Australia Day used to be an obvious and uncontroversial occasion for brands to endear themselves to Australian consumers. No longer.
There has been a decided shift over the past decade in commercial attitudes to January 26, acknowledging the problematic nature of the date’s choice as our day of national celebration to our First Nations.
Nothing demonstrates this more conclusively than Cricket Australia dropping references to Australia Day in its promotions of Big Bash League fixtures.
It’s a significant step. The BBL doesn’t need to appease inner-urban lefties. Its customer base is as middle-Australia as you can get. Nor can this be dismissed as corporate timidity, running for cover lest woke activists on social media make a fuss. Indeed the decision has likely excited more controversy than would have business as usual.
“Well, it’s not cricket,” declared Prime Minister Scott Morrison when asked about the move. “I think Australian cricket fans would like to see Cricket Australia focus a lot more on cricket and a lot less on politics.”
News Corp’s outrage machine has been running even hotter. “The greatest betrayal of this country by a sporting body,” fumed Sky News host Chris Smith.
Both Morrison and News Corp know something about appealing to core audiences. In this case, Cricket Australia’s attunement to its stakeholders is probably a better barometer of national feeling.
Brands have never been shy about using national holidays for commercial gain.
Take Anzac Day – a date (on April 25) far less controversial than Australia Day, but one still fraught with sensitivities.
The Australian Football League has leveraged the “Anzac spirit” since 1995 through its Anzac Day match betweeen Collingwood and Essendon. Though not without its critics, the league has mostly managed to avoid running afoul of community sentiments in balancing commodification with commemoration.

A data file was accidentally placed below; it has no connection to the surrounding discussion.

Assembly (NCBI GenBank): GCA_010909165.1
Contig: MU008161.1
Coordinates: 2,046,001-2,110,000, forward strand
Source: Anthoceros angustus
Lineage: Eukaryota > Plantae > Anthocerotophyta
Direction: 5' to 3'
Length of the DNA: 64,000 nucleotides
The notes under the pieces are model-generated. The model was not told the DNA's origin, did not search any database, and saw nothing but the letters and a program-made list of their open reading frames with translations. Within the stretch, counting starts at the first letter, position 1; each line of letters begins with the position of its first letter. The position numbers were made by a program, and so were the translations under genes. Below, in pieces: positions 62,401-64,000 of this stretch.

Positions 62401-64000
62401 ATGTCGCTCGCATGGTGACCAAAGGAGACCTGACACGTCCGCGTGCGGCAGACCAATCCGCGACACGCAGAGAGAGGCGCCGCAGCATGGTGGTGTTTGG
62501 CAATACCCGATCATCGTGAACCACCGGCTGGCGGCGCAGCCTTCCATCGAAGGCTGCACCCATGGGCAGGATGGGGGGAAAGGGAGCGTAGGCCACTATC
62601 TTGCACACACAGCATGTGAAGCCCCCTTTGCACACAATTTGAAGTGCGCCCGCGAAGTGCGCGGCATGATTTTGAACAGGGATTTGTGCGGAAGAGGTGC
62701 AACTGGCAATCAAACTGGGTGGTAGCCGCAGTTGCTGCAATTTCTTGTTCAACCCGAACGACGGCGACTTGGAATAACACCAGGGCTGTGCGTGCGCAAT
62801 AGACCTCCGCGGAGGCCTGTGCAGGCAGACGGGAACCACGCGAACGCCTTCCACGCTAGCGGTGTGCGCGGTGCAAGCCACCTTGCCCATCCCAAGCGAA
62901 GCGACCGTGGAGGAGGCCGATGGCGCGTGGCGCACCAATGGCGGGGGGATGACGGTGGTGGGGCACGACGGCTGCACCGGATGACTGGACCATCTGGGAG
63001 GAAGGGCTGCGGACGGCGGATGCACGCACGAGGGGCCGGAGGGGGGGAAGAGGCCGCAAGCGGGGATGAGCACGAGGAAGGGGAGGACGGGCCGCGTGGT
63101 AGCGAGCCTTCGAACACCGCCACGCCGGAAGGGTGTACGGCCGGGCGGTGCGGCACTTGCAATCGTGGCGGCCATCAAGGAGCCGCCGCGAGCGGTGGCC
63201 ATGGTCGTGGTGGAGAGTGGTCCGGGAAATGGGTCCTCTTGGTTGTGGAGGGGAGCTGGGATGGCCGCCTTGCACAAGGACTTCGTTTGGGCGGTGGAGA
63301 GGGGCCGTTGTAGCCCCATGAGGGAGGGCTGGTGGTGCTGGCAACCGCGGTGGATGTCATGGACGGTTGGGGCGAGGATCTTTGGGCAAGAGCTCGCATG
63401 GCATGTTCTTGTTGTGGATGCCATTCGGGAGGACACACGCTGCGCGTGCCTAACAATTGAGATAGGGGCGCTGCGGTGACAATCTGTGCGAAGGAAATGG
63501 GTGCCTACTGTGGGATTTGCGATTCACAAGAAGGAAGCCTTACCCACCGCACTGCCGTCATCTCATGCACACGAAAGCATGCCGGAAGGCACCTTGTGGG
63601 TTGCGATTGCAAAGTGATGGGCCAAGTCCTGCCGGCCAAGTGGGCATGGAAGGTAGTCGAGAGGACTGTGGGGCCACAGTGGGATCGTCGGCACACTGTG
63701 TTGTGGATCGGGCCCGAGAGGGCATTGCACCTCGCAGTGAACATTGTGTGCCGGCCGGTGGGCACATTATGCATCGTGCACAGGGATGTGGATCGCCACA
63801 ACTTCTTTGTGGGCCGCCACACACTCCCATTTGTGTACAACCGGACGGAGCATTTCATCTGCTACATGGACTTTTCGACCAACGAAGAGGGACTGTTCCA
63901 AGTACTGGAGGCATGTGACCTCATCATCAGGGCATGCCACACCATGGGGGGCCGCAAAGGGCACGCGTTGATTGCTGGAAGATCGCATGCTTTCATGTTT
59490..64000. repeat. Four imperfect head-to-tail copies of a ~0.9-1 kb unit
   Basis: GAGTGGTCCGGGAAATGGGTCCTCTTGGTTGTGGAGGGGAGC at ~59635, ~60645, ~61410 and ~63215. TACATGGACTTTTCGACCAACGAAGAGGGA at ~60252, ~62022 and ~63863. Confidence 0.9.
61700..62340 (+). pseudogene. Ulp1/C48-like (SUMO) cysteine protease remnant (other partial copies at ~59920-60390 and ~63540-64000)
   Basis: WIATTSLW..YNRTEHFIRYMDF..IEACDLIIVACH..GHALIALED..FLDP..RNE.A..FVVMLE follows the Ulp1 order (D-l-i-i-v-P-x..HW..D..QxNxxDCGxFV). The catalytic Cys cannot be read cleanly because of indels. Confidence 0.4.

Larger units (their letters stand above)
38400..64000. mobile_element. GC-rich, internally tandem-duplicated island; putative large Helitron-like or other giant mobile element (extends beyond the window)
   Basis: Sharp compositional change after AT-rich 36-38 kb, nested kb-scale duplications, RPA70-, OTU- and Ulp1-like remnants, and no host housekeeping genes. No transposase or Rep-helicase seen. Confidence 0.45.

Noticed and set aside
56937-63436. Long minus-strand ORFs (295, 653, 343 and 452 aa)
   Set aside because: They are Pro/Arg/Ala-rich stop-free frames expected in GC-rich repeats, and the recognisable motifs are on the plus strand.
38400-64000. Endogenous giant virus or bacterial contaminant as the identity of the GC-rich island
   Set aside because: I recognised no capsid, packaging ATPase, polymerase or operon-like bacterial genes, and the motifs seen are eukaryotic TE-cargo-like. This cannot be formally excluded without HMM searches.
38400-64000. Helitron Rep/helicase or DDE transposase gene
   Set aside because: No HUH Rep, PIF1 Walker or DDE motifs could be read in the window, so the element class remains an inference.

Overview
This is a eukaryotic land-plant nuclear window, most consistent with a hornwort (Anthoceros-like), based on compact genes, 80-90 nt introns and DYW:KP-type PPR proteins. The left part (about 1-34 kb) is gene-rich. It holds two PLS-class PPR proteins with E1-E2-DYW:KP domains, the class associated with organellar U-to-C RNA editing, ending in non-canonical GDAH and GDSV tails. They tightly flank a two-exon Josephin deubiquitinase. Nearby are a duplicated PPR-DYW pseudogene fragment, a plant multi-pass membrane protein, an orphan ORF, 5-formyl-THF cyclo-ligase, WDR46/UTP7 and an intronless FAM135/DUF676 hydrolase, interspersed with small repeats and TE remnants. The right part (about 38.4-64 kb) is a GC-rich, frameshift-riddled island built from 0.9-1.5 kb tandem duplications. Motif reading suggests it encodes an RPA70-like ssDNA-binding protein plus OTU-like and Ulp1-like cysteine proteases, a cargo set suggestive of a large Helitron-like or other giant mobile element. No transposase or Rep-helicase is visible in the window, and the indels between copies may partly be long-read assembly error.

Other brands have not been so artful. Woolworths, for example. In 2015 the “Fresh Food People” ran an Anzac Day campaign involving an image generator by which people could upload a photo of a relative who served in World War I “or a more recent war” to create a social media profile picture – overlaid with the phrase “Fresh in our Memories” and a Woolworths logo.
Woolworths executives were shocked to discover many people thought this distasteful, and quickly dropped the promotion.
But it generally takes a lot for brands to back away from commercialisation opportunities. Carlton & United Breweries also copped criticism in 2015 over its Victoria Bitter beer brand’s “Raise a Glass” campaign (running since 2009) but was unapologetic.
It defended its association with Anzac Day – citing a photo of Australian soldiers serving in Egypt during World War II who made a “VB” made out of Victoria Bitter beer bottles, and the money it contributed to the Returned & Services League and Legacy.
It did, however, drop the campaign in 2016. And now, of course, CUB is owned by Japanese conglomerate Asahi, which makes such promotions somewhat awkward.
Should we be consuming more than just patriotism on national days?
Cashing in on Australia Day
This may explain why VB has clung to its Australia Day promotions.
It used January 25 in 2018 to launch “Knock Off Times” campaign. Last year it marketed VB-branded thongs – the “ultimate fashion accessory for the Australia Day long weekend”.
The reason is simple: it’s a sales opportunity.
The national public holiday is a day to have a party with family and friends. Barbecues are popular. It’s a useful date for alcohol brands and others to time promotional campaigns that position themselves as dinky-di.